Blowing The Whistle Is The Right (But Not Easy) Thing To Do

On Behalf of | Jun 17, 2017 | Whistleblower Protection


It often takes courage to do the right thing. This is true in all areas of life, including the workplace.

Reporting the unlawful or unethical acts of an employer can be especially difficult. The employer may subject the employee to acts of retaliation such as harassment, demotion or job loss.

It is important for employees to remember that these acts of retaliation are illegal.

Employees have rights when it comes to blowing the whistle on an employer. They are protected from retaliation for speaking out against the illegal or discriminatory acts by an employer.

A recent whistleblower case

In a recent case, James J. Wilson, a longtime employee of the United States Office of Special Counsel was retaliated against by senior officials after he filed complaints about the actions of leadership with the Counsel of the Inspectors General on Integrity and Efficiency.

Wilson reported conduct that he deemed to be improper, unfair or ethically questionable. After filing the complaint, he experienced various forms of retaliation that included significant changes to working conditions, a letter of reprimand, and threats of removal.

He was also subject to an unwarranted and suspicious investigation.

According to the affidavit, these actions created a hostile work environment for Wilson. This made it difficult for him to perform his job duties. He missed work and started to have chronic daily headaches.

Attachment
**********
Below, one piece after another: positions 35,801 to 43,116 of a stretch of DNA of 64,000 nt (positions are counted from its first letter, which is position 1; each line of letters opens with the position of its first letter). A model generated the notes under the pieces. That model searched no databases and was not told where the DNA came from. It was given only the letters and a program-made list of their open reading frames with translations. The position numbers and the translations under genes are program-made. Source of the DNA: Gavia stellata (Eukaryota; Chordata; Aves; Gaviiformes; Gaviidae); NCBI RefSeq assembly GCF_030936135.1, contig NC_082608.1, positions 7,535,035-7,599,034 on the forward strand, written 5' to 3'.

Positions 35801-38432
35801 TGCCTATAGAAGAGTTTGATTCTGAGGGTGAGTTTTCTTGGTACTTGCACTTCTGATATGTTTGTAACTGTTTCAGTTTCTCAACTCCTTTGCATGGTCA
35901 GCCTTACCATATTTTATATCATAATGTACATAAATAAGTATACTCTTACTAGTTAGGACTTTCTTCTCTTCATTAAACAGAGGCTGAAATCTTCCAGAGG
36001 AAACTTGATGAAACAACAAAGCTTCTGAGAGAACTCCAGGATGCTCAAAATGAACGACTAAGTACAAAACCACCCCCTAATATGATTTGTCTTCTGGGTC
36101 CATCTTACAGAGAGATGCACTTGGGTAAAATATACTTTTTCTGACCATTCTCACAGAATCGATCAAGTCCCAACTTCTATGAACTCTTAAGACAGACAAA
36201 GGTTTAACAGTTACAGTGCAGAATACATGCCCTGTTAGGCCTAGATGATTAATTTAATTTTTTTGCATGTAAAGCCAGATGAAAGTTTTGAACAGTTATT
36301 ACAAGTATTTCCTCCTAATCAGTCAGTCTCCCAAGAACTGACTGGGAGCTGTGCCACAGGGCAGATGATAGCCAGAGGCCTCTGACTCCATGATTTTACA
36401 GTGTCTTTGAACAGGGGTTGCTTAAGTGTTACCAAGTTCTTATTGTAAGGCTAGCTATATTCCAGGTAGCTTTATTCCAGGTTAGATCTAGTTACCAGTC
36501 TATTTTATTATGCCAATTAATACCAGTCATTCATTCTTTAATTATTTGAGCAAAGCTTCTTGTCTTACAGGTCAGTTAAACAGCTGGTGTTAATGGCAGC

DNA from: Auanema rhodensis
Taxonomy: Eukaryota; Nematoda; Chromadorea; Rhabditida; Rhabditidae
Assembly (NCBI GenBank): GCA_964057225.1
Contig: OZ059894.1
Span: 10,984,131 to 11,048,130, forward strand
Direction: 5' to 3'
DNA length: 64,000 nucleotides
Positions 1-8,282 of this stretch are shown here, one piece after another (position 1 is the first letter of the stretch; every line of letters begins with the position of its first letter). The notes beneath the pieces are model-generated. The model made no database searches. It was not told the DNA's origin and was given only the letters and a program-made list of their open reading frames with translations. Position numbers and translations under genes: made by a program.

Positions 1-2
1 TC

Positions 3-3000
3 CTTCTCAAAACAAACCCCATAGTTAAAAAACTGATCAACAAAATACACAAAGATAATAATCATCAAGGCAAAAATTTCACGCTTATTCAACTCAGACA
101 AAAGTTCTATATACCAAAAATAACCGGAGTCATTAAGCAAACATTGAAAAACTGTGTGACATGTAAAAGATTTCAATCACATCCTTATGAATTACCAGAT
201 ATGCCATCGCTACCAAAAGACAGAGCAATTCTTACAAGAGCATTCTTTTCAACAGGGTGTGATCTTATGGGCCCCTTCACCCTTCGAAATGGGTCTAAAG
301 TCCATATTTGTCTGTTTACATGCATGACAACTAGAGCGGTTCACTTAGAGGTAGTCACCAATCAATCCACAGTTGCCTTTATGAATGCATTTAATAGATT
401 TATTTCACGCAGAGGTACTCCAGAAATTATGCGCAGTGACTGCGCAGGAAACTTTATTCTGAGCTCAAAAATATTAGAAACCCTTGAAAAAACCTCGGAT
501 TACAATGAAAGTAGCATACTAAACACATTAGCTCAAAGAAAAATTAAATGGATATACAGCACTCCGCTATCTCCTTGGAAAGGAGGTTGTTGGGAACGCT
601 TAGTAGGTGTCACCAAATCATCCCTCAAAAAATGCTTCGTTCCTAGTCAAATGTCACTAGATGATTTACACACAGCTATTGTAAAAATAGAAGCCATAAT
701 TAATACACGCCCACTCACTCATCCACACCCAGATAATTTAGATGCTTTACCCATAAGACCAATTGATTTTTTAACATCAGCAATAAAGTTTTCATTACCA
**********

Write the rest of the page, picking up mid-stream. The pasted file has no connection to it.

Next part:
Wilson filed a whistleblower retaliation claim with the Merit Systems Protection Board (MSPB) and the date has been set for the hearing.

Legal help for whistleblowers

Whistleblower retaliation can happen in any government agency.

Speaking out against an employer’s actions can be a frightening thing to do. Fortunately, the law protects whistleblowers. An attorney can ensure that the whistleblower’s rights and job are protected.

It is important to act quickly and seek assistance from a law firm that specifically handles federal employee whistleblower cases. An attorney can help elevate your case to the MSPB after a set waiting period, so you don’t have to sit waiting for your specific agency to react.

Free consultation: Contact an attorney who represents federal employee whistleblowers. Call The Devadoss Law Firm, P.L.L.C., at 888-351-0424, for representation nationwide.